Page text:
The 3rd District Court of Appeals in California recently issued a decision on a case that dealt with apportionment for genetic factors. The Court overturned the Workers’ Compensation Appeals Board and allowed an apportionment to genetic factors, saying that they had met the requirements for substantial medical evidence.
Christopher Rice worked as a police officer in Jackson, CA. He injured his nick when he was 29 years old in 2009. Before his surgery a qualified medical examiner, Dr. Sloane Blair, examined him and determined that his injury was cumulative rather than caused by one specific event, likely repetitive bending and twisting caused the injury. He was diagnosed with cervical degenerative disc disease and cervical radiculopathy.
Dr. Blair determined that the causes of his injury were a combination of work related activities, previous work activities, personal recreational activities, and a personal history of “heritability and genetics”, history of smoking and a prior tennis elbow diagnosis. Rice underwent neck surgery. After the surgery Dr. Blair changed the apportionment, saying that there was new evidence that showed genetics played a more significant role in cervical spine disability that previously thought, citing several studies. She thought that his injury was at least 49 percent attributable to his personal history.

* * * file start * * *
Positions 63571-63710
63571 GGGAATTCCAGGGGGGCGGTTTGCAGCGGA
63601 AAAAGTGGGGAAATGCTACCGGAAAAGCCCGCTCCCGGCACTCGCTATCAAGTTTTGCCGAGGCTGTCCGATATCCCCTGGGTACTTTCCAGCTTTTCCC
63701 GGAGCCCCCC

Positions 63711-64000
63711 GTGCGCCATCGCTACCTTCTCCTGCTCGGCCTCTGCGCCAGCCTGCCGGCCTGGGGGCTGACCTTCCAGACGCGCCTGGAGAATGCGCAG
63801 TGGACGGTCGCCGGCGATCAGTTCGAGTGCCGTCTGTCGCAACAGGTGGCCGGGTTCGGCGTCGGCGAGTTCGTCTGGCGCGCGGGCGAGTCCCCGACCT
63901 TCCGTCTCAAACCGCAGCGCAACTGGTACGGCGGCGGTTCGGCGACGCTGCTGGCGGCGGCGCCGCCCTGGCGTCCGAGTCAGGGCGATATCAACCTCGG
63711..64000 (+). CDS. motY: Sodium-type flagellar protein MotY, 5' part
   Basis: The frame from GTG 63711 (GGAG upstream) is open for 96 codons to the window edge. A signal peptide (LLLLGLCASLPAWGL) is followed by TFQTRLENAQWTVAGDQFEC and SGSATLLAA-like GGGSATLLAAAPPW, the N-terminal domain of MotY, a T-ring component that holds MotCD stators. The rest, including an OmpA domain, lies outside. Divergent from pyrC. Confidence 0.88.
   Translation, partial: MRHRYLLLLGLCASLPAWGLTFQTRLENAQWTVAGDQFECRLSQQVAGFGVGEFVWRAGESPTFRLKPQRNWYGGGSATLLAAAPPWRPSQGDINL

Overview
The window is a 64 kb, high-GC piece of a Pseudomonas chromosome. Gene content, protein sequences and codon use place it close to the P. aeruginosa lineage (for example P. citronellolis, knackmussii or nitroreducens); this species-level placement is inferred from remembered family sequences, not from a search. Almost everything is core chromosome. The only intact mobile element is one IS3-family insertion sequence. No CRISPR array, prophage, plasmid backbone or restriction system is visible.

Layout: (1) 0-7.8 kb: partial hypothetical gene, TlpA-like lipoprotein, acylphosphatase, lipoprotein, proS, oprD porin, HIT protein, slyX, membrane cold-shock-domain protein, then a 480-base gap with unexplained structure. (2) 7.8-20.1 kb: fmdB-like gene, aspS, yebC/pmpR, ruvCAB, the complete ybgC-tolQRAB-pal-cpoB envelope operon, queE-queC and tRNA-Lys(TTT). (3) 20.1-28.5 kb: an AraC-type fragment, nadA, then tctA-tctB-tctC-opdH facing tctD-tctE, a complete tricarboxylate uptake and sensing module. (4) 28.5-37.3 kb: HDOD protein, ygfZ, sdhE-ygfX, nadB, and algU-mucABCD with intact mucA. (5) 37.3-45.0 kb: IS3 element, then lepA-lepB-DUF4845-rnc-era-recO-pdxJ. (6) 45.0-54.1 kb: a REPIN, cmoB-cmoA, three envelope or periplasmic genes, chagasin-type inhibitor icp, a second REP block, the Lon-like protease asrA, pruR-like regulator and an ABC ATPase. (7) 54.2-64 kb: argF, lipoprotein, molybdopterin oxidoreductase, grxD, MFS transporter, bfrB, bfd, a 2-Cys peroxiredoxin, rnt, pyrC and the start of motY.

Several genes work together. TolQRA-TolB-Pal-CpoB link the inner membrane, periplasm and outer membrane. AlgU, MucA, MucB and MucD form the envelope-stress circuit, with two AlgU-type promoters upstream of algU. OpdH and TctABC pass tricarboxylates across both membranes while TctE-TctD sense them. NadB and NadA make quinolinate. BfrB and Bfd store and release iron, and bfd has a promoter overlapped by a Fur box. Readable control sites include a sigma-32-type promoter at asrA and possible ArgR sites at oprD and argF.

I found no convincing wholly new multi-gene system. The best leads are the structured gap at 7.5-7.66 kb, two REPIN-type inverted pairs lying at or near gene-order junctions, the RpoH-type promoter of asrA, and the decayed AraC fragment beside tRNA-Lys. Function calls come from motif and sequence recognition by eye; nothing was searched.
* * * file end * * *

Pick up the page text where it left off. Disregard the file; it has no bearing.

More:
The Workers’ Compensation Appeals Board did not agree with this, saying that the physician’s conclusion was not substantial enough evidence and asked the workers’ compensation administrative law judge to award Mr. Rice unapportioned disability. The ALJ, however, agreed with the apportionment of 49 percent. The Board said that relying on genetics meant that the apportionment was related to the cause of injury and not the extent of disability, and that assigning cause to genetics was an “impermissible immutable factor”. Rice argued that there was no genetic test available for this kind of degenerative disc disease, so the doctor’s conclusion did not provide enough evidence for the 49 percent apportionment.
The Court of Appeals rejected these conclusions and directed the Board to determine an outcome based on the QME’s determinations. After the enactment of Senate Bill No. 899, employers are able to base apportionment on other factors such as a preexisting disability or the natural progression of a non-industrial condition. They cited several cases where genetic dispositions were used in determining apportionment. The Court determined that there was substantial medical evidence to justify the apportionment, since new medical studies showed that heritability had a role in between 73 and 75 percent of degenerative disc disease cases. She assigned 49 percent apportionment as the lowest reasonable level.
Read “City of Jackson v W.C.A.B.”